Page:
Up ahead, in the twilight, two traffic lights turned green. The first traffic light meant that the two cars ahead of me moved forward. Towards the bridge : now single lane as it was under repair. The second traffic light was across that bridge. Waiting to go across was a semi-trailer. I can still hear the sound as it blew its horn. I can still see its searchlights switched on. I can still remember it start to cross the bridge. Against the lights.
I was tired. I had worked back. I had taken the long route home. I had forgotten that the narrow bridge at Maclean, north of Jimboomba in South-East Queensland was being extended. With the only one lane open filled with an oncoming truck.
The two cars ahead quickly pulled off to the side. The cars banked up behind me stopped. The truck sped up towards me. I had perhaps fifteen seconds left.
I couldn’t go forward. I couldn’t move to the side, the two cars had left no room. I couldn’t reverse, the cars behind me were too close. I was in the only space left. I had ten seconds until the truck either went around me or through me. And he was speeding up. It was me versus truck. I briefly thought of abandoning the car like the movie Duel. Except Dennis Weaver didn’t have an LPG tank in the trunk.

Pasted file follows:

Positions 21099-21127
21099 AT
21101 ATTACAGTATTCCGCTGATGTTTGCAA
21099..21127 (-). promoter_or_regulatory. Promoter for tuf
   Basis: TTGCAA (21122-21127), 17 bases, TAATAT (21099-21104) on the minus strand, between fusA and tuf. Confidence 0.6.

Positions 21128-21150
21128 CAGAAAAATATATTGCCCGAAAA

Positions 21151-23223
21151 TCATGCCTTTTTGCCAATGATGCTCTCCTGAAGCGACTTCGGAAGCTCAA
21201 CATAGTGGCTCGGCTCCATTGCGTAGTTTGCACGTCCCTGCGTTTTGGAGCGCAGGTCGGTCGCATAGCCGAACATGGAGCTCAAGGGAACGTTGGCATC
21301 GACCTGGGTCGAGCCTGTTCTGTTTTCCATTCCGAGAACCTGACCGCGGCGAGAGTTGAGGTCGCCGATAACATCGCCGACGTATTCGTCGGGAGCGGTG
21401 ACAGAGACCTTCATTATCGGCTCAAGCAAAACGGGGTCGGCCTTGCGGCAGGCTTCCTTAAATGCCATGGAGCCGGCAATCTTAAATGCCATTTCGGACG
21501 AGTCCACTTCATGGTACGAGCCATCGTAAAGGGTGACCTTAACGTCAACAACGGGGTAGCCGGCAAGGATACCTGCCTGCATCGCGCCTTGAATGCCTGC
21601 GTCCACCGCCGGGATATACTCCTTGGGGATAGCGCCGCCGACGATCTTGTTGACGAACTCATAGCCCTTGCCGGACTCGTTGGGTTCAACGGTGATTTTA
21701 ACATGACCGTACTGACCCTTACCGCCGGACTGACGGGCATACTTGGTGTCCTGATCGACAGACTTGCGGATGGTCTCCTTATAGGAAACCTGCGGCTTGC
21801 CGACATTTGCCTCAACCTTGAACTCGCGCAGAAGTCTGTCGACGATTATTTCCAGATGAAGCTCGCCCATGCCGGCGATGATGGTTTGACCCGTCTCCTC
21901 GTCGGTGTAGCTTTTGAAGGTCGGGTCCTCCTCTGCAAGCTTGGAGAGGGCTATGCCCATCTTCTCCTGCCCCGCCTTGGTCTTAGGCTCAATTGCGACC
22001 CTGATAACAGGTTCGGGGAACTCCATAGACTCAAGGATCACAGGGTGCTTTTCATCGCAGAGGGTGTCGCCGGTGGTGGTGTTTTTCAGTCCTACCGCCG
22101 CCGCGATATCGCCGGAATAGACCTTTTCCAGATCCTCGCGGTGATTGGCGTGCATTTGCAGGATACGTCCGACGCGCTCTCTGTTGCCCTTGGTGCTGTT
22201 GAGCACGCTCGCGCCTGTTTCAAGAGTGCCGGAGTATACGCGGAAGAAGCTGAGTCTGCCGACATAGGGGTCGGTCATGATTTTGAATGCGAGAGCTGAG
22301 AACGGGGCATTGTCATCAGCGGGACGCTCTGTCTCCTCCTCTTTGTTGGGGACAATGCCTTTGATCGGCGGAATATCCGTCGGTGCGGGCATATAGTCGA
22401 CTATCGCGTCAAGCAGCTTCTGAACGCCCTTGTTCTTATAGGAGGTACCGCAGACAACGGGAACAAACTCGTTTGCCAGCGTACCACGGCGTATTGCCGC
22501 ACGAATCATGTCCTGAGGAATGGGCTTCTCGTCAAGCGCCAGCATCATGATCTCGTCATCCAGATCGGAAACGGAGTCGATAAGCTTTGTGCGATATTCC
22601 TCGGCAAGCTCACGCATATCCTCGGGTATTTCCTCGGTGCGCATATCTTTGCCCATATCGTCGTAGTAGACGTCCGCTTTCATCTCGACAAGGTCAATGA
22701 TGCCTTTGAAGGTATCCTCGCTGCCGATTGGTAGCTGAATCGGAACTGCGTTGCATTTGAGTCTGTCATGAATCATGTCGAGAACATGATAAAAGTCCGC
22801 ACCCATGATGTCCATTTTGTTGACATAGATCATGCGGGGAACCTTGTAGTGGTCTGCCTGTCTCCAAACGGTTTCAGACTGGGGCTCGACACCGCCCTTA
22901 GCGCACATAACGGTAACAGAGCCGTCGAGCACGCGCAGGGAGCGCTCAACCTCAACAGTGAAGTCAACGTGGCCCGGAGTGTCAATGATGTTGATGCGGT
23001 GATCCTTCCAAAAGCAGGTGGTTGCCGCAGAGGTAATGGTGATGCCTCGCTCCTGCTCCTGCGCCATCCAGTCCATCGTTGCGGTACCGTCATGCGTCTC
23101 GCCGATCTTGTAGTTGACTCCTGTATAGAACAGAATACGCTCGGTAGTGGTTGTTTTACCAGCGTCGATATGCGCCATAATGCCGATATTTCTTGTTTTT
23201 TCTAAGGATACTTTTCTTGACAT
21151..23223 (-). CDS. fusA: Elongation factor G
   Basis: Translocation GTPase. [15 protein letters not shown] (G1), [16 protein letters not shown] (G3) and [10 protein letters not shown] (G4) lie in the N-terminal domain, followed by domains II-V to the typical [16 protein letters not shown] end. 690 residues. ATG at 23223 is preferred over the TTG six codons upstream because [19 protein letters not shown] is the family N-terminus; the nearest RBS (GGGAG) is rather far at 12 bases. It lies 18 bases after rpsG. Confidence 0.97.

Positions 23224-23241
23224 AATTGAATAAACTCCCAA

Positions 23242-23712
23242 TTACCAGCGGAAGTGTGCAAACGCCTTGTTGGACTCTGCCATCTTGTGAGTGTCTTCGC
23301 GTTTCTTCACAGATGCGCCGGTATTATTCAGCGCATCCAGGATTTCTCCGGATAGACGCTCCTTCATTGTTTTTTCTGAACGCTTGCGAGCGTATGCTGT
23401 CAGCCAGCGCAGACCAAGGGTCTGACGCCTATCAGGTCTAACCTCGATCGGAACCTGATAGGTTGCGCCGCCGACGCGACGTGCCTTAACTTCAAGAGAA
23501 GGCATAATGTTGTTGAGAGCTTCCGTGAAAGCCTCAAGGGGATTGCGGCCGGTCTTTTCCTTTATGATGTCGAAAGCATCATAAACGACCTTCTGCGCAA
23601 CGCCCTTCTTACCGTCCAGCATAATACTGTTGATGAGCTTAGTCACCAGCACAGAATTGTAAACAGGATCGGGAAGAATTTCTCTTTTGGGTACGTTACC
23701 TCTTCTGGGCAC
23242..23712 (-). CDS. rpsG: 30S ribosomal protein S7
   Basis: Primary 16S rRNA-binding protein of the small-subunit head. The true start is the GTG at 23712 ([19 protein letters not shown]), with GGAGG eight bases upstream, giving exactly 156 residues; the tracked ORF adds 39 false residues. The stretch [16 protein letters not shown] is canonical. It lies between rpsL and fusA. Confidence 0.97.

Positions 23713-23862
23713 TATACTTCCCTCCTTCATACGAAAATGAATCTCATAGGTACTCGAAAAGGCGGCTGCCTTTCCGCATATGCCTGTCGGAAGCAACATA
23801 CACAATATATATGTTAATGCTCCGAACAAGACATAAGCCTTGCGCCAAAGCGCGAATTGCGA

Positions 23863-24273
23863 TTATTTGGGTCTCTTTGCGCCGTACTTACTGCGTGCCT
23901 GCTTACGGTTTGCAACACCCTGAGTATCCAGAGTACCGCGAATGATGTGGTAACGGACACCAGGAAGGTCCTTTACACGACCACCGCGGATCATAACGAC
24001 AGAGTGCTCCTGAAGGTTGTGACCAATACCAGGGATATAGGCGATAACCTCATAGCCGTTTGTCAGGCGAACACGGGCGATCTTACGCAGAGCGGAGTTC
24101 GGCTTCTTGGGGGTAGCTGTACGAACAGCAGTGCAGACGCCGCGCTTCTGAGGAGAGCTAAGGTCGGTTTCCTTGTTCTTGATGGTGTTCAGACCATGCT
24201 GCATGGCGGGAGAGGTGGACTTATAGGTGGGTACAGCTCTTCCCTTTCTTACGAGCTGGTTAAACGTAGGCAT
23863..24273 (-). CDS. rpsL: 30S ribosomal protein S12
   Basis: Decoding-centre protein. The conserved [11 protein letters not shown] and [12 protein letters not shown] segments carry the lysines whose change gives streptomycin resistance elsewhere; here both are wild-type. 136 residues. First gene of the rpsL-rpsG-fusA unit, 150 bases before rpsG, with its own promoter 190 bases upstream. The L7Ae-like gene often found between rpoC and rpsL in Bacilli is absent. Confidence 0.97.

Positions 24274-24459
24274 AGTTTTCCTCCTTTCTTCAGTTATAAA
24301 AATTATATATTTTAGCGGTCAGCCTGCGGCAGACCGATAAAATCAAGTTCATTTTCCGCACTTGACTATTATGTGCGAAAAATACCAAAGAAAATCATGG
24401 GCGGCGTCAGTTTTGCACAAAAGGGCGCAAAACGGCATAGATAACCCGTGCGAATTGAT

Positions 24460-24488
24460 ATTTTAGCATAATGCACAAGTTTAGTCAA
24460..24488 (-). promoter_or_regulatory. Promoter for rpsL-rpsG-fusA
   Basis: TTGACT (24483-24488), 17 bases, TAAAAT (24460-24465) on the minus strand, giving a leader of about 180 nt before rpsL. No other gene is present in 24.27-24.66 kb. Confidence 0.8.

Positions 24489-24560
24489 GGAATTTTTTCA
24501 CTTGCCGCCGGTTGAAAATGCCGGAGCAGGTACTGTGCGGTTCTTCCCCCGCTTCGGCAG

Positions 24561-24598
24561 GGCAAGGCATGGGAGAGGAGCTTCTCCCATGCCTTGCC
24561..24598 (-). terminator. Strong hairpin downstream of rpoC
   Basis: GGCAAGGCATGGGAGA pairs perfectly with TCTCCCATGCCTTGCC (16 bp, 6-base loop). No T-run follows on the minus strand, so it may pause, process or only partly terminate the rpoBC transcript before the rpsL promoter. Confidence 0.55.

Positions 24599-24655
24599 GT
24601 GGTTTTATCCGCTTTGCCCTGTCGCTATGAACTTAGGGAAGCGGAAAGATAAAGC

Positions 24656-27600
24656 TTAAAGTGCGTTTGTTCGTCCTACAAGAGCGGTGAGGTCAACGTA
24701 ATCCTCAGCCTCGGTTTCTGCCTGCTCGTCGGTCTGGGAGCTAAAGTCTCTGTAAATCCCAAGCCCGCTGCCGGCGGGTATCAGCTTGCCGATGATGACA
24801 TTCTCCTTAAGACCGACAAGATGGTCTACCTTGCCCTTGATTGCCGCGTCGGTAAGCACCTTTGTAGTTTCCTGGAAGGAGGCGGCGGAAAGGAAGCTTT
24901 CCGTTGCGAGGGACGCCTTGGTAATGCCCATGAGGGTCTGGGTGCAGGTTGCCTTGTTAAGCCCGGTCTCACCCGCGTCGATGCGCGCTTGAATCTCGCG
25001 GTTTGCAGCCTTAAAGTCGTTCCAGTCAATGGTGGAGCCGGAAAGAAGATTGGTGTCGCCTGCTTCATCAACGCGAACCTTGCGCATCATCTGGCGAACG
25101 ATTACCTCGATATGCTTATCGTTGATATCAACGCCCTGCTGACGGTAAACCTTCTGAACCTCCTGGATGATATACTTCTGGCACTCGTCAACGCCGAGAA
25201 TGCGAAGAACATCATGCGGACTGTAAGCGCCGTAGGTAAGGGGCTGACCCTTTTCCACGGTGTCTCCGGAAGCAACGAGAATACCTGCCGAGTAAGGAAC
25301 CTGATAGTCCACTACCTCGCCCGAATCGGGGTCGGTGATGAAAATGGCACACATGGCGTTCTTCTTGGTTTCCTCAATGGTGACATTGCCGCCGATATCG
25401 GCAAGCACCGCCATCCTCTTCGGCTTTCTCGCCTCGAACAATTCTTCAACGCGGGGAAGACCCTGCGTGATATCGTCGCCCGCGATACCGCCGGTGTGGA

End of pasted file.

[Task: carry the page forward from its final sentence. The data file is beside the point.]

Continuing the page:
I did the only thing left. I clunked the Holden HQ’s gear into reverse. I remember the whine of the engine. I looked forward for the truck. And backward along the road. I was reversing the car around the queue. On the truck’s side of the road. But that’s where I was now anyway. But I did know that not far behind me, the road widened. Hopefully there would be a space for me. I didn’t know how many seconds I had left.
I can remember thinking, I don’t know why at the time, the word “Angels!” But by then the truck had roared past me. I had found a space.
I had to wait an extra fifteen minutes as I was now at queue’s end. It didn’t bother me. I sang instead. I rather enjoyed it.
Post Script : I wrote about the incident in a letter to the editor to two of the local newspapers. Both published me. I also took the other way home.
Much like the other day in Brisbane
, and 2008
storms in South-Eastern Queensland happen fast. Perhaps faster now. This one from over a decade ago didn’t leave me much time.
Thie storm began with a small white grey cloud. It seem to tumble and twist like flying cotton candy. I watched it for a while fascinated and distracted. Then a stray thought occurred to me. Why was it moving so fast?
It was still sunny, hot and humid. There was no wind at that stage, not a breeze, not a whisper. Being a typical Queensland day we had all the doors and windows open, hoping to catch a touch of cool.
I then looked behind the little cloud. As we were then living on top of a small hill, I had a good view south-west. Usually I could see the mountains. As I looked from west to east the sky was a moving grey tsunami. The mountains were swamped, enveloped in a moving morph of black grey cloud. As I looked more closely, I could see that the clouds weren’t entirely grey. They were changing colour in front of me. I had the distracted thought that they looked like bruises. Green, purple and even yellow shades swirling and rotating.